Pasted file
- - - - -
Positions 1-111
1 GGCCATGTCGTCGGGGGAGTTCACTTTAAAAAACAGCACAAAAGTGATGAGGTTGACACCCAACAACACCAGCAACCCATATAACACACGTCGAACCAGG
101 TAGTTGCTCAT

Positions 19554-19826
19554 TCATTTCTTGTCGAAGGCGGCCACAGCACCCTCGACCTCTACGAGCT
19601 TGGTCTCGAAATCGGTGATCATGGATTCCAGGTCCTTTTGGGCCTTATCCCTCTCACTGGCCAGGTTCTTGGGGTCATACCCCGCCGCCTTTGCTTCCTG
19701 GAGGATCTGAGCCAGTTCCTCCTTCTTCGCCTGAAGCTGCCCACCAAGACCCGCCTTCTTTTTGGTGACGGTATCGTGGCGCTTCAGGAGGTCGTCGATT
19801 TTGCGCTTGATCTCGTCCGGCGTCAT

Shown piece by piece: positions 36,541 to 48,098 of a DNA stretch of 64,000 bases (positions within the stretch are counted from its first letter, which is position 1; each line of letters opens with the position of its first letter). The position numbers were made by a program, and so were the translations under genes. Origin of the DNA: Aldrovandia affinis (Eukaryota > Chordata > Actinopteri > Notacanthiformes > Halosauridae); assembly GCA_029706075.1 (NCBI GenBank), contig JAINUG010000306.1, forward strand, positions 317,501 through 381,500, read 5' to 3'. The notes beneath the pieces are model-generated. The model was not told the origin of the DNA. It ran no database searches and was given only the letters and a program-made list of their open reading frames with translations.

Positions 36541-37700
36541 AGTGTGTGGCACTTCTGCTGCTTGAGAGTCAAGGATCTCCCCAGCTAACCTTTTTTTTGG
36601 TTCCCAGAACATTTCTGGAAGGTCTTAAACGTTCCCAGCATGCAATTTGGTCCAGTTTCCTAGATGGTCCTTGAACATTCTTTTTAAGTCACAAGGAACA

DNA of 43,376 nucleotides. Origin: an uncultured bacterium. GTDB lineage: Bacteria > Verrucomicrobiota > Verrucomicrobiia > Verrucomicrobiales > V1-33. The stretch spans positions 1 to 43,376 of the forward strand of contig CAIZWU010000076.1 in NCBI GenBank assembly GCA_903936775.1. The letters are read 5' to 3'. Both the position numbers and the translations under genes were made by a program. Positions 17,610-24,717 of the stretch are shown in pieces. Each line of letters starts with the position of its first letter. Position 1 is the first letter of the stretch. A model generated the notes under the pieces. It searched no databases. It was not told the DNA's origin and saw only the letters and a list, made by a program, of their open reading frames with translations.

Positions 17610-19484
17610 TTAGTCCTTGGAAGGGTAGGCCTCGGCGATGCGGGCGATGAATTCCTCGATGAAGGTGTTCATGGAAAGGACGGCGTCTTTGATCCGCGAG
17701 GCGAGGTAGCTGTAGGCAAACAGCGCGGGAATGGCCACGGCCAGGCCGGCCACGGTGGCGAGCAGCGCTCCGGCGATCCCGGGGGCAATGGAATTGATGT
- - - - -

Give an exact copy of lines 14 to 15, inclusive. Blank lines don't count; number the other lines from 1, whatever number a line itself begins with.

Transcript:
Positions 17610-19484
17610 TTAGTCCTTGGAAGGGTAGGCCTCGGCGATGCGGGCGATGAATTCCTCGATGAAGGTGTTCATGGAAAGGACGGCGTCTTTGATCCGCGAG